Since the birth of 3D printing back in the 1980’s the technological advancement has become known largely because of its development of the prototype industry.
Speaking to Prototype Projects, they told us that “it has allowed developers to produce more accurate prototypes and a higher volume for lower costs than ever before.”
While this is brilliant for the development of new technologies, it doesn’t mean a lot to the average Joe apart from the new iPhone reaching shelves a month or two quicker.
However, in the last couple of years the technology has begun to meaningfully affect other areas of industry besides prototype creation. 2015 was a huge year for this development, so here are three of the most innovative uses of 3D printing last year.
Rib Cage & Sternum
If you Google “3D printing and medicine” you’ll find that one of the more brilliant developments in 3D printing has been its uses in the world of medicine.
Over the last couple of years there have been numerous heart warming stories of how the technology has allowed for the design of more personalised prosthetics, surgical implants and other brilliant medical innovations.
One of the most impressive from 2015 was the development of a sternum and rib cage for Spanish cancer patient who had lost his due to the removal of the sarcoma tumour.
The complex geometry of this particular case meant that the usual plate implants used for this type of surgery would come loose over time, so another solution was needed.
Thankfully an innovative Australian developer helped the hospital develop a 3D solution for the man which he has since had fitted.
When most people think of 3D printing they think of plastic prototypes which are not much good other than to look at, however over the last couple of years this has changed.
Recent developments mean that metals can be intricately printed to become working parts not just prototypes, including in cars.
Behind the scenes over the last year or so, a number of car manufacturers have been finding out just what this tech’s capable of, with interesting results, as outlined in this article from The Wall Street Journal.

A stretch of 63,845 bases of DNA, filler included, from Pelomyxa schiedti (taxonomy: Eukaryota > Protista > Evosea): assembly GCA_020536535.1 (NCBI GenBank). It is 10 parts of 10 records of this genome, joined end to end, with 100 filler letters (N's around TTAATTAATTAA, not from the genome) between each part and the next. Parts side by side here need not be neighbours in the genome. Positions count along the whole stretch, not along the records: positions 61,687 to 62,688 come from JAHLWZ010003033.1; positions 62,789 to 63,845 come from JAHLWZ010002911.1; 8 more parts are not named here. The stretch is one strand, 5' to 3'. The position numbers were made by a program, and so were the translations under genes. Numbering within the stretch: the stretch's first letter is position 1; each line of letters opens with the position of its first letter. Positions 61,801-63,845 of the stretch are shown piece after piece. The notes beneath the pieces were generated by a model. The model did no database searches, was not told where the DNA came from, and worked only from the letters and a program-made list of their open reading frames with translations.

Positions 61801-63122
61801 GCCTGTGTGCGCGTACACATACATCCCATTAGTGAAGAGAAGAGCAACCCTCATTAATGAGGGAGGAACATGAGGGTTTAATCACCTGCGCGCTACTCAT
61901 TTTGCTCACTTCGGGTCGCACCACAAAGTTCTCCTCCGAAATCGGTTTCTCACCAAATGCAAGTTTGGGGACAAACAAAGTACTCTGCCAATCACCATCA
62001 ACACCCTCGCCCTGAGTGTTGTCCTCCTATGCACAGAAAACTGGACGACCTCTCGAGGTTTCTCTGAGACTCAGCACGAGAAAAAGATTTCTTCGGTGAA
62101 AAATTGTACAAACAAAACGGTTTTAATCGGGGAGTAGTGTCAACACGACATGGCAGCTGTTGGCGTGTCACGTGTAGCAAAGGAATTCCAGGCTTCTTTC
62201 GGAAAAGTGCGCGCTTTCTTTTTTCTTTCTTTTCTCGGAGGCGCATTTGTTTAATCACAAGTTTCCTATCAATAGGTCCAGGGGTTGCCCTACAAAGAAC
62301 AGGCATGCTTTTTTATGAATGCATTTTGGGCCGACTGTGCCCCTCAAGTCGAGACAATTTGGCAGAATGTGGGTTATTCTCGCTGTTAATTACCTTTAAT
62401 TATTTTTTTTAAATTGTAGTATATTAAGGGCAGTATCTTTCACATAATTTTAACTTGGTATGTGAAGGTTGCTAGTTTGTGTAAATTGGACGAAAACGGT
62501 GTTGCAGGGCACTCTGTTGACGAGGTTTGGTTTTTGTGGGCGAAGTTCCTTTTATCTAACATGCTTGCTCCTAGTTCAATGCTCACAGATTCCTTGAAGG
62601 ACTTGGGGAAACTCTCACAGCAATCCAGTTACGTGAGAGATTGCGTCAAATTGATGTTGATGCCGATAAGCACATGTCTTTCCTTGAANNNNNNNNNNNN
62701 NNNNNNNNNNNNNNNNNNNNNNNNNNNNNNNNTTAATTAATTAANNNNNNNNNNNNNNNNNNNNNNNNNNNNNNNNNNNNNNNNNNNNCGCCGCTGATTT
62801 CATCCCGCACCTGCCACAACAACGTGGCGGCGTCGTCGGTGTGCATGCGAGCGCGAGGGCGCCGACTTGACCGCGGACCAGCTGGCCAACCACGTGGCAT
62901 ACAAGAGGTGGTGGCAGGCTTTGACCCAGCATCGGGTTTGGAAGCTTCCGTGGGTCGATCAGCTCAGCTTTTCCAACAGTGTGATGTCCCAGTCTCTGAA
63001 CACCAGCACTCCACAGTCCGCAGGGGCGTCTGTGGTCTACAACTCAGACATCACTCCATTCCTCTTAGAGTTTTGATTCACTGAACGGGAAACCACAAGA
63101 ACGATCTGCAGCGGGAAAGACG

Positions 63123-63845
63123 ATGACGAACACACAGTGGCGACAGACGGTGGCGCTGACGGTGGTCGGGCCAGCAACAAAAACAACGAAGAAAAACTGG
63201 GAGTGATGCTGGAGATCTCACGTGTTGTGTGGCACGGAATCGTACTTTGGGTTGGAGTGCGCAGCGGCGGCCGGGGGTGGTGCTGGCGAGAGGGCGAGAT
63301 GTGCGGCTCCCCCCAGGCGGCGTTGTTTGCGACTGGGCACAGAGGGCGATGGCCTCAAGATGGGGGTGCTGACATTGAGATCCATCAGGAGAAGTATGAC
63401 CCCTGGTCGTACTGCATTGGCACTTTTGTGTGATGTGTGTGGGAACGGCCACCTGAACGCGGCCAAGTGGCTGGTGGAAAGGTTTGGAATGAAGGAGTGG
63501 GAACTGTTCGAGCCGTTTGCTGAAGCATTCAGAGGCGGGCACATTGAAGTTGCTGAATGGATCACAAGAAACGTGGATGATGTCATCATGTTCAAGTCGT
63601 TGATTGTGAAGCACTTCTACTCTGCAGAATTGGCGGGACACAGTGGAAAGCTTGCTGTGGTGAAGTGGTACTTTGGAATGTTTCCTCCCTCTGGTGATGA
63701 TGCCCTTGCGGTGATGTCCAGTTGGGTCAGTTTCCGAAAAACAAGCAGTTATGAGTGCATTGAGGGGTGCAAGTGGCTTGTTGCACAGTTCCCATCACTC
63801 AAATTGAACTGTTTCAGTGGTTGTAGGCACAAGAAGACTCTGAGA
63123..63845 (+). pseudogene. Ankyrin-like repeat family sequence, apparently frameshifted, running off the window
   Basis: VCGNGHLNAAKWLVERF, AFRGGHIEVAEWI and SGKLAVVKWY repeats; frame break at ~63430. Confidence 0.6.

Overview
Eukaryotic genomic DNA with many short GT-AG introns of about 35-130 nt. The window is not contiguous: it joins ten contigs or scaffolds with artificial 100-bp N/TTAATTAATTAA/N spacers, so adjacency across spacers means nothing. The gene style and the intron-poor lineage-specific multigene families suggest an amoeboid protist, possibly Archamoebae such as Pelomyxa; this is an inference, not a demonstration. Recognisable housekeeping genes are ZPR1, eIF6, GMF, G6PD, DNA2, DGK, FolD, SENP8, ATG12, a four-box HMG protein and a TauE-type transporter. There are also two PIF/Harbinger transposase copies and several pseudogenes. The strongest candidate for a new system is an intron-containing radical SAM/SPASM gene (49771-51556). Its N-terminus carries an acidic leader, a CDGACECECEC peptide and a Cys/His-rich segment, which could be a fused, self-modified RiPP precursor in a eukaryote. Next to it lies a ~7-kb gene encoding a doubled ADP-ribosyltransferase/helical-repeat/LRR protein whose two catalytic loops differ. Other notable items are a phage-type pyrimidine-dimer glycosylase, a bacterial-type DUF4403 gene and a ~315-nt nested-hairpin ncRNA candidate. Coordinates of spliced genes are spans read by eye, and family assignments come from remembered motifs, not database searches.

Effectively what it will mean is that anything from car exterior panels to gear knobs, engine parts to wing mirrors will soon be the creation of 3D printing instead of standard manufacturing techniques because in short, it’s much more efficient.
The brilliance of this has already been tested in the first fully operational 3D car, which to us is great news!
Away from the development of sustainable and rigid materials, 3D printing has also been making a splash in the culinary world.
3D printing is obviously an increasingly successful form of production because of its intricate accuracy, so why couldn’t that be translated into food presentation or even meal creation?
Well thanks to the invention of the Foodini 3D printer, some of the worlds top chefs such as Paco Perez(who has a number of Michelin star restaurants)have embraced the technology in their preparation and their presentation.
While it is early days for food 3D printing, there was a time when we all thought the microwave was a touch futuristic, so who knows…
Clearly 2015 was ahuge year for the development of the 3D printer and with it reaching into a wide variety of different sectors, 2016 could be even more exciting. Watch this space…